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The Internet Computer Protocol (ICP)

The Internet Computer is the world’s first blockchain that runs at web speed and can increase its capacity without bound. Like the Internet (which is composed of many machines adhering to TCP/IP protocol) and blockchain protocols (such as Bitcoin and Ethereum).

Resources on the Internet Computer

Network Dashboards from the community

You can observe the state of the Internet Computer’s infrastructure (Nodes, data centers, subnets) and traditional blockchain metrics (blocks/second, Token Supply, etc)

To interact with the community, check out the developer forum:

Rust implementation of the ICP

This repo contains many different pieces (including testing and other infrastructure components), but the most important one is the source code for the Rust implementation of the "replica" (read: "client" in some blockchains) that is compiled and run by the machines that together make up the Internet Computer.

DFINITY Foundation

The DFINITY Foundation is a Swiss not-for-profit organization based in Zurich, Switzerland, which oversees research centers in Palo Alto, San Francisco, and Zurich. Its goal is to further the design, development, and adoption of the Internet Computer Protocol.

Getting Started

Who should be using this code

  • If you are an app developer, and your intent is to build apps so you want a local Internet Computer replica in your machine to deploy to, you are better off using the Canister SDK written by the DFINITY Foundation. It is optimized for this and much more lightweight (less than 2 minutes to get started). It will build and run a local replica and you do not need to get into systems code to run it.

  • If you are a blockchain enthusiast, and your intent is to understand the protocol (not an implementation), you may be better off going to the Consensus protocol and IC Interface Specification. This content (by the DFINITY research team) is tailor made for understanding the protocol and design.

  • If you are a blockchain miner, you should know that the Internet Computer Protocol (while it is a blockchain) does not have the traditional mining or validating you may come to expect from blockchain projects. The Internet Computer Protocol is designed using new and novel cryptography that does not require "mining"…​ but it does require independent node providers, which may include yourself. You can of course check out the source code in this repo, but a better resource may be this: Internet Computer Wiki - For Node Providers

  • If you are an engineer looking to build a new SDK, oracle, wallet or any part that enables and improves the Internet Computer ecosystem, you should take a look at the Interface Specification which is for low-level interaction with the Internet Computer.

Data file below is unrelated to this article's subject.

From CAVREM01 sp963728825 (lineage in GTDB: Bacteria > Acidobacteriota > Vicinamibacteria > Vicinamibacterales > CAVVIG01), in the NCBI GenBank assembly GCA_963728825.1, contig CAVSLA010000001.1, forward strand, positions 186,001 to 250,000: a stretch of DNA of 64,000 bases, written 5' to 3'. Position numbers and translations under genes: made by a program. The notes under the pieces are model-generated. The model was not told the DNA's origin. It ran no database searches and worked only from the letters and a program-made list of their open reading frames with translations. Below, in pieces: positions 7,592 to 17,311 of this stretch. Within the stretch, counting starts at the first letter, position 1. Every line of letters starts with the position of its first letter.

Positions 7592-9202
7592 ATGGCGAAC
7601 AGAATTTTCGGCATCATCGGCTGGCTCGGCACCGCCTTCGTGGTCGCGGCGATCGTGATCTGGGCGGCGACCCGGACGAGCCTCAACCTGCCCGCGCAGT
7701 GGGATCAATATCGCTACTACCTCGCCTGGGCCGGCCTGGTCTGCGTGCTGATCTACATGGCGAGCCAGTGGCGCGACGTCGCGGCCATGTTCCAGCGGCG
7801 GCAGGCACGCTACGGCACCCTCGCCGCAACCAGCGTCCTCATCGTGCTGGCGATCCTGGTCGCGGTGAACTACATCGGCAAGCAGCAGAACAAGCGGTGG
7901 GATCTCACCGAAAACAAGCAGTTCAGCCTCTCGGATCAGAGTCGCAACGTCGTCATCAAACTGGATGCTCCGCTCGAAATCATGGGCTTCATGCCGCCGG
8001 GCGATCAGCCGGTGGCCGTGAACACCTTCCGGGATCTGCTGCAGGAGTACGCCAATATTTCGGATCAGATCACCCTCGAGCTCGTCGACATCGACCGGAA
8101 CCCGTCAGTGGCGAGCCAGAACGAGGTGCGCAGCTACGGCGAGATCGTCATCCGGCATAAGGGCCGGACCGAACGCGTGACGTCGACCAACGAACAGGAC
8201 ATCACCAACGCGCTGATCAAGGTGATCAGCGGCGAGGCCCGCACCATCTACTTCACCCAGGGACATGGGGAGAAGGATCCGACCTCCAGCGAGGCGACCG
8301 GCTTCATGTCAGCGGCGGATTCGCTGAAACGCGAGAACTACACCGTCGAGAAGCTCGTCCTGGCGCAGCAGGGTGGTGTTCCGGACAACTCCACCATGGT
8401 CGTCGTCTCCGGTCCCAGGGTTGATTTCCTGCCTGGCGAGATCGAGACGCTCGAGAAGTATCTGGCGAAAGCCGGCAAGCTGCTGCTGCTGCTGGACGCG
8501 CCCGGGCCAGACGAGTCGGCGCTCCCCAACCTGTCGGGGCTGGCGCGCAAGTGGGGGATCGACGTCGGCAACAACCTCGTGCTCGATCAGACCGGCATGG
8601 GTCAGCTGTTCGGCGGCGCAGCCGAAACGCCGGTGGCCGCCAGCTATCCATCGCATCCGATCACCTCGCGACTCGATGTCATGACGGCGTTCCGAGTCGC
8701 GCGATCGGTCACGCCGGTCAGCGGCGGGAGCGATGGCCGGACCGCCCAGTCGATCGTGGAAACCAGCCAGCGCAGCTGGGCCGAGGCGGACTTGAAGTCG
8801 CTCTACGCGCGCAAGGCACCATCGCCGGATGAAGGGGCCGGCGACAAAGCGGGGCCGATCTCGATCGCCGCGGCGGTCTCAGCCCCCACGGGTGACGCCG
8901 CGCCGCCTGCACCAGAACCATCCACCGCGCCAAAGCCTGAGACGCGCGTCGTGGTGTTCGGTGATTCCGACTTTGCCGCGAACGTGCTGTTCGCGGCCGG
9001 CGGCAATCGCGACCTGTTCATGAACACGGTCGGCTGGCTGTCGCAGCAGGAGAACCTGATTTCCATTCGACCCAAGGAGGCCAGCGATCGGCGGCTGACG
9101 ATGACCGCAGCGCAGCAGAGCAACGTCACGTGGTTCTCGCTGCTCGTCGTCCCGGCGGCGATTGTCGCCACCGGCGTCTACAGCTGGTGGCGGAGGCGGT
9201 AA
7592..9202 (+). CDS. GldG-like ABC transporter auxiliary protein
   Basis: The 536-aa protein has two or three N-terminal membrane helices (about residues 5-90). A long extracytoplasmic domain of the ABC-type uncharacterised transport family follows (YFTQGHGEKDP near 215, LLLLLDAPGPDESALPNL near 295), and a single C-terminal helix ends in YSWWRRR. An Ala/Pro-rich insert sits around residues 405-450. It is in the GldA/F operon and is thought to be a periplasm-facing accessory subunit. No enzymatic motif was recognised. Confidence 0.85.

• If you are a systems engineer, security engineer or cryptographer, and your intent is to see what is going on under the hood by digging through source and building this locally, then you are in the right place.

Building the code

System requirements

  • x86-64 based system (minimum: 16 GB MEM/SWAP, 100 GB available disk space)

  • Ubuntu 22.04 or newer

  • Podman

For detailed information on building IC-OS images, please refer to the IC-OS README

Alternatively, to build all IC-OS images using a simple, containerized environment, run:

$ ./gitlab-ci/container/ -i

To build only the binaries and canisters, use the -b and/or -c flags:

$ ./gitlab-ci/container/ -b -c

All built artifacts will be located in the top-level artifacts/ directory.

Verifying releases

Each release proposal includes instructions on how to verify the build reproducibility of IC-OS update images.

To verify the build reproducibility of a specific Elect Replica proposal, you can just copy the one liner below to a fresh Ubuntu VM 22.04 or higher:

$ sudo apt-get install -y curl && curl --proto '=https' --tlsv1.2 -sSLO && chmod +x && ./ -p <proposal>

If you have the repository already cloned, you can just run:

$ ./gitlab-ci/tools/ -c <git revision>


The Network Nervous System

Thank you for taking the time to learn more about the Internet Computer Protocol. You can contribute to either, but it is important to note that the Internet Computer is governed by a decentralized system called the Network Nervous System (NNS). You can learn more here:

Open Source Policy

The DFINITY Foundation makes the code of the Internet Computer available to the public.

This is important so that the community can review the code that defines the behaviour of the Internet Computer. Furthermore, the community will be able to build the code and verify that it derives from the same binary image that is referenced in upgrade proposals published via the Network Nervous System (NNS).

All code of the Internet Computer is be licensed under the Apache 2.0 license, except for a few components licensed under the Internet Computer Community Source License and Internet Computer Shared Community Source License which are more restrictive than the Apache 2.0 license to protect the Intellectual Property (IP) of the DFINITY Foundation.

While we adapt our development processes and security reviews for a world of developing with our code in the open, we are not accepting any pull requests at this time. For now, please join our developer community at If you discover any bugs and vulnerabilities, please follow the procedure at